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Culture and Locations

The city states of Efisi are in a union known as the Efisi States. They are ruled by a nanohe king who gains the favour of a Muk Zuas deity to commence and continue their rule. The prosperity of the people is affected by how much the nanohe is pleasing the deity. All three cities follow the leadership of the nanohe of Femabari, who has the favour of the sea god Ifewe Zu. They are known to be calculating people, making decisions that are likely to be in their favour and cripple their opponents. Though the largest city is Femabari and they all follow the same god and nanohe, all three cities can govern themselves.

The Efisi States have a coastline called the Raonares Plains against the Itemoe Sea that ranges from mediterranean climate to dry grassland, with some savanna, semiarid desert, and wooded savanna further inland. The Zeshima flows through Denoma, the Mbodo flows through Femabari, and the Hoboha flows through Chehaja. The Najimi also flows through Efisi.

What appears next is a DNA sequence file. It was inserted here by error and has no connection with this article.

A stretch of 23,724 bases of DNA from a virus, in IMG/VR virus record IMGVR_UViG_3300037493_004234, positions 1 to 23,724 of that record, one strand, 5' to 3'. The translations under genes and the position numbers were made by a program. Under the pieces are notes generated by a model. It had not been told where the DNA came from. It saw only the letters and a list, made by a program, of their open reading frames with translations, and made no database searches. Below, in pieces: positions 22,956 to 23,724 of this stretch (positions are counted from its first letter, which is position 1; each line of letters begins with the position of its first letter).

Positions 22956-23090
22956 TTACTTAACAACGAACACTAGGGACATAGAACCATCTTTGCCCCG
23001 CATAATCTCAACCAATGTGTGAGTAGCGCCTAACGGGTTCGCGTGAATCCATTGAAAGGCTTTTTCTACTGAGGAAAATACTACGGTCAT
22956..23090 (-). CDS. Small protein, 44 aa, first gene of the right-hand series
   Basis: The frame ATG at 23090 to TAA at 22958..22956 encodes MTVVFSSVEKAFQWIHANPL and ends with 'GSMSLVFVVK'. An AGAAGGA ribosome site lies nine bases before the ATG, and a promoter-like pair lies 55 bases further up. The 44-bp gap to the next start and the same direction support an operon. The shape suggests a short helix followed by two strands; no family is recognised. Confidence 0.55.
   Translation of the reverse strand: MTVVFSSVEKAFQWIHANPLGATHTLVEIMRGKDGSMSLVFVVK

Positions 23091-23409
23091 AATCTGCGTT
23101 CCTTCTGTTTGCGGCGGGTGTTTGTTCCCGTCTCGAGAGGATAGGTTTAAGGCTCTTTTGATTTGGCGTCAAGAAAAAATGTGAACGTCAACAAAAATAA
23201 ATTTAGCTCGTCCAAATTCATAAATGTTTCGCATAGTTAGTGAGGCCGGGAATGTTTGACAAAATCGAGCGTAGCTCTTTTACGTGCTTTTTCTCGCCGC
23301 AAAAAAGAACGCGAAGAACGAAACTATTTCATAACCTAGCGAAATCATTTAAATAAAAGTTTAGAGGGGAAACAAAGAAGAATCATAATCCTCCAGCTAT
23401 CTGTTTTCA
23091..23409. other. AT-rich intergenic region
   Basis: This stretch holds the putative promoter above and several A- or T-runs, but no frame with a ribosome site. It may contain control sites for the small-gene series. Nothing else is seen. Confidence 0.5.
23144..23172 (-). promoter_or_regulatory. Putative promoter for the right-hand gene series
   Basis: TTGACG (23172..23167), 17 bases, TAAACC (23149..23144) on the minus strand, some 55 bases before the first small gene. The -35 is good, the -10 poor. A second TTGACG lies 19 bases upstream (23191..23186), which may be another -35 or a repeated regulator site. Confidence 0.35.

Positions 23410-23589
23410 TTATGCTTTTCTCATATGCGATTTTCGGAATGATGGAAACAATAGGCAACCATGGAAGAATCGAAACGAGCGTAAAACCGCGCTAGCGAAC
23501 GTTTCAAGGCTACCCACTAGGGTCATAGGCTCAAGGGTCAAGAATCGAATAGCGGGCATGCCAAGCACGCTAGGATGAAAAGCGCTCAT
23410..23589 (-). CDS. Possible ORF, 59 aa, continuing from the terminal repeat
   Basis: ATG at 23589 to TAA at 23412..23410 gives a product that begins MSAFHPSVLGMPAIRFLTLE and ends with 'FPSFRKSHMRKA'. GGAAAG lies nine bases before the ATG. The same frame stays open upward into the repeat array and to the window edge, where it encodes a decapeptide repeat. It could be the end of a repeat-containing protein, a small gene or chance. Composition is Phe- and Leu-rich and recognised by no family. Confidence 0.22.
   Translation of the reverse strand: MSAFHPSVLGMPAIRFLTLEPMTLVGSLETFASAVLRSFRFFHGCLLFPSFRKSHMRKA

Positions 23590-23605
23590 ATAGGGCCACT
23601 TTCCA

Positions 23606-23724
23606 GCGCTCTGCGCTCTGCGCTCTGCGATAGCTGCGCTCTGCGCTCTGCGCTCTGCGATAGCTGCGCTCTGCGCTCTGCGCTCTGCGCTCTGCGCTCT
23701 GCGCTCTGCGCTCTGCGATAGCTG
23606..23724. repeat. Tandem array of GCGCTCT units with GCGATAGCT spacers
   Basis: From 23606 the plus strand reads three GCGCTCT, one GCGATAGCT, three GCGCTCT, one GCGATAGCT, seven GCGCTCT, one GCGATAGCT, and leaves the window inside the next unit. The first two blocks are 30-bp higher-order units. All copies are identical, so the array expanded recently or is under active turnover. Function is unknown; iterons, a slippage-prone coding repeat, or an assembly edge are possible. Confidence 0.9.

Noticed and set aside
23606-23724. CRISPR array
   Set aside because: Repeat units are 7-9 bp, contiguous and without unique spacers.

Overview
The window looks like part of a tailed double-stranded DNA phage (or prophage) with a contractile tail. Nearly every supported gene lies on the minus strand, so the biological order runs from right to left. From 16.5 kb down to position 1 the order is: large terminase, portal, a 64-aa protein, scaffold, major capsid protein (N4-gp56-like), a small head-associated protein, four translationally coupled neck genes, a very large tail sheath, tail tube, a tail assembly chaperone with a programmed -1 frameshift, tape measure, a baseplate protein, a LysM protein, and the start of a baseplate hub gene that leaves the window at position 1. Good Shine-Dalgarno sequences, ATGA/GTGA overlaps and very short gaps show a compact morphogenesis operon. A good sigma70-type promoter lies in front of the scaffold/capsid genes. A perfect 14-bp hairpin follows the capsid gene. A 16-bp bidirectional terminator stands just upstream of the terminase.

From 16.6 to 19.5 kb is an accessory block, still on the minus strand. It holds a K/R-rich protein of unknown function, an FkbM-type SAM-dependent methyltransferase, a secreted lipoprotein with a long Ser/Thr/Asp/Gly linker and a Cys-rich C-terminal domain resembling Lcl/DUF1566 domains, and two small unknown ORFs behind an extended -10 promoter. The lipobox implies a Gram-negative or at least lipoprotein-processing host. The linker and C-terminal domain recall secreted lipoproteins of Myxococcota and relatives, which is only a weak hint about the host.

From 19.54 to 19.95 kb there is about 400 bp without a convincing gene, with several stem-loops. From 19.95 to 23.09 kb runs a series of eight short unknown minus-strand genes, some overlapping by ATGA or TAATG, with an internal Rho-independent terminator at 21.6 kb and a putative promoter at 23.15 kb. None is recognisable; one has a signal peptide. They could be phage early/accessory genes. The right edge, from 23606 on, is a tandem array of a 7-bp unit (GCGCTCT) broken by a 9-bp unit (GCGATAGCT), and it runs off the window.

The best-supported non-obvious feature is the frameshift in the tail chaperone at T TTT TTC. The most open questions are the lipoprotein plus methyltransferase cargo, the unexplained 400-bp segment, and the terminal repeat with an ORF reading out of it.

Demonym: Efisian, Efisians

Population: 1,400,000

  • Efisi States
    • Femabari, 29,000
    • Denoma, 15,000
    • Chehaja, 12,000

History and Relations

The three cities of Efisi are remnants of the Efisi Empire from 650AL to 750AL, and these three cities united after the empire collapsed. They have been economically crippling Hade ever since, thanks in part to the wealth brought in by being a favourite of the Royal Tuaram Trade Company from Benevis. The people here are mostly ethnically ancient Xilou. They exercise covert hostility toward Hade and also economically manipulate Gaodsi and Takifesi. They mainly export wildlife and diamond.

Military and Art

Efisians preserved one main weapon from the days of the Efisi Empire: war elephants. Efisian cities love to display their power and threaten their enemies with invading forces of unstoppable war elephants. Common architectural features include decorative arches and gateways and vastaur motifs, and common artforms include embedding jewels in the teeth, and holding big festivals.